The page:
Written by Damian Tobin.

Image Credit: Hong Kong – 3 Giants in the Fog  by D. Julien/Flickr, Licence CC BY-NC 2.0.

Recent GDP data for Hong Kong confirm a marked slowdown in the Special Administrative Region’s (SAR) economic performance, with year-on-year GDP growth increasing by only 0.6 per cent in real terms. This compares with an increase of 1.2 per cent in the final quarter of 2018.

While it is tempting to blame Hong Kong’s woes on events in the broader global economy, the evidence points increasingly to long-standing poor performance in terms of social development and the role of successive administrations in mismanaging Hong Kong’s prosperity. Consequently, the large flows of financial capital through the SAR – especially the growth of the so-called ‘northbound’ route into China’s financial markets under the Stock Connect scheme – have not led to improvements in living standards. Such problems have long been attributed to the way that a country’s institutions shape the allocation of economic rewards.

It does not help that the growth prospects of Chinese technology companies, many of which have a listing in Hong Kong, have become entangled in the US-China trade dispute

This piece looks at the way in which internal and external threats to Hong Kong’s economy are increasingly exposing institutional weaknesses in the city’s development model. It argues that against the background of an increasingly volatile economy, both in the People’s Republic of China (PRC) and globally, structural poverty, structural government surpluses and large flows of finance are ultimately incompatible with each other and that therefore a targeted retreat from fiscal conservatism offers the best protection against uncertainty.

The financial interface

Throughout China’s rapid economic growth, Hong Kong’s financial markets have carved out a useful and lucrative niche as the financial interface for the PRC’s financial reforms. Hong Kong’s financial system has provided the financial institutions for the PRC’s trade settlement and a platform for the controlled internationalisation of China’s currency, the Renminbi. It is also the destination of listing for many of China’s large state-owned financial and non-financial firms.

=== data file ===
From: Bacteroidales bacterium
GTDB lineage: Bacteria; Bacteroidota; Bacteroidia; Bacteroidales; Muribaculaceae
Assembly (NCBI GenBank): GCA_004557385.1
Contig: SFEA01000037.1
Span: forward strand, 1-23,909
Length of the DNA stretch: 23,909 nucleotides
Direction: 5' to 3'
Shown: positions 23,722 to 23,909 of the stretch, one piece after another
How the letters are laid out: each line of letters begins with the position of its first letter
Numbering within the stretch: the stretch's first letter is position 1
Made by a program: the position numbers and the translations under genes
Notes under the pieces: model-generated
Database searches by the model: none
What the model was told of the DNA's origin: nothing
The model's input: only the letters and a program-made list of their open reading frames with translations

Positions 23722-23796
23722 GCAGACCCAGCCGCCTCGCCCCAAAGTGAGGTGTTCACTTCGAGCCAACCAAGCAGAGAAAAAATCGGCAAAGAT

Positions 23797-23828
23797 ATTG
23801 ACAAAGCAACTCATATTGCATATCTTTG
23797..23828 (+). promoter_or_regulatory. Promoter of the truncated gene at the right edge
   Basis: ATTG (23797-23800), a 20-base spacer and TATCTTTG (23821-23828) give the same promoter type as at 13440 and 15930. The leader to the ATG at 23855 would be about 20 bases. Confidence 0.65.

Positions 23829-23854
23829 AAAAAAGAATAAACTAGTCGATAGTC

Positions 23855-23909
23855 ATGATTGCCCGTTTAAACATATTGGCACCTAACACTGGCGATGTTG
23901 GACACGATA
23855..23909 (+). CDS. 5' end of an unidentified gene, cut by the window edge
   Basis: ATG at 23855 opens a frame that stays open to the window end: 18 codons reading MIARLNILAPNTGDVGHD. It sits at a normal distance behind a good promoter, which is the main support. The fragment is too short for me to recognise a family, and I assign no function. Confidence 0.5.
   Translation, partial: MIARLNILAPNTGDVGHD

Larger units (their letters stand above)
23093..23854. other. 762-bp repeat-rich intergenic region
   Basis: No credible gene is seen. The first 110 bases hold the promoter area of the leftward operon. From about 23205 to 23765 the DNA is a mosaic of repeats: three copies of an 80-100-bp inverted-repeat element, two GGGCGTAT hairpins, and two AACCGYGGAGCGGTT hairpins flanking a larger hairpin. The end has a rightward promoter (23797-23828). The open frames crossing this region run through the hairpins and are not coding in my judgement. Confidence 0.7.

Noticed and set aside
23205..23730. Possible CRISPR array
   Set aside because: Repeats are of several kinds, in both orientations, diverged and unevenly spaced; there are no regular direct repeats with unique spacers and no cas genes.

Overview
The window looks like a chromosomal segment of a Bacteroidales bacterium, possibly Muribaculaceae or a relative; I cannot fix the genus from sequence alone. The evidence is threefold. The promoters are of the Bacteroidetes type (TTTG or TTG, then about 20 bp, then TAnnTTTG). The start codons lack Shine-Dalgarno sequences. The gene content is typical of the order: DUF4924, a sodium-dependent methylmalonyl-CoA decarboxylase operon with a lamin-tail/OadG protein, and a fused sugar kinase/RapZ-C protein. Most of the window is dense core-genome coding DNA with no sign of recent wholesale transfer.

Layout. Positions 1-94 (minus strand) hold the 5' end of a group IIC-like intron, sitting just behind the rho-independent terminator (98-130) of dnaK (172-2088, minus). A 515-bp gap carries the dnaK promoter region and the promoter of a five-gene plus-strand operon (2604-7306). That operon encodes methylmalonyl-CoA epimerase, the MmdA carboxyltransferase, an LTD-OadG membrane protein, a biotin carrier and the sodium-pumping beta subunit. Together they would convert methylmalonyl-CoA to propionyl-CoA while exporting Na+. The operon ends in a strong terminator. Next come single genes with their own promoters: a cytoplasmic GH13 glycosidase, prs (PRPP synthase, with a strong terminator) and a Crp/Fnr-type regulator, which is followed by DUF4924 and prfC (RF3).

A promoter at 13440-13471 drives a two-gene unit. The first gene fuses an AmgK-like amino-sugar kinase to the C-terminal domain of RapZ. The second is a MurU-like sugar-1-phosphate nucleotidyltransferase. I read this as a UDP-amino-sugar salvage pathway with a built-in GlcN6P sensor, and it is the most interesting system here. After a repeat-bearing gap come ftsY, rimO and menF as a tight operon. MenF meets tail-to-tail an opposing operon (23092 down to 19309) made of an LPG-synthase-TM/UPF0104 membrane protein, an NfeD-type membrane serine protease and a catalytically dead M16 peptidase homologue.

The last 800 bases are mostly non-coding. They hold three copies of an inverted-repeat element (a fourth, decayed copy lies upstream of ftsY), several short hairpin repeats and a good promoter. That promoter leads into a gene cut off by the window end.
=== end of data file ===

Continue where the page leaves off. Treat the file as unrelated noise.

Hong Kong’s financial markets have proved adept at providing the necessary liquidity and dealing with the financial volatilities associated with hosting an offshore market for China’s currency. This has helped maintain Hong Kong’s role as a financial centre and destination for capital flows, as well as creating one of the world’s largest and most competitive stock markets.

Hong Kong’s competitiveness has been underpinned by its determination to make financial stability a non-negotiable concept. This has fostered an approach to fiscal policy which has been criticised for being extremely conservative at a time when inequality in the SAR (Hong Kong’s Gini coefficient stood at 0.539 in 2016), a public housing shortage, poor living conditions and low pay have all become increasingly pressing social concerns.

While financial stability remains non-negotiable, far more negotiable are the conditions of the lowest paid and most vulnerable in Hong Kong society. This is succinctly illustrated in the way Hong Kong’s role in the northbound Stock Connect scheme has proved extremely popular with international investors seeking to access the Mainland’s financial markets.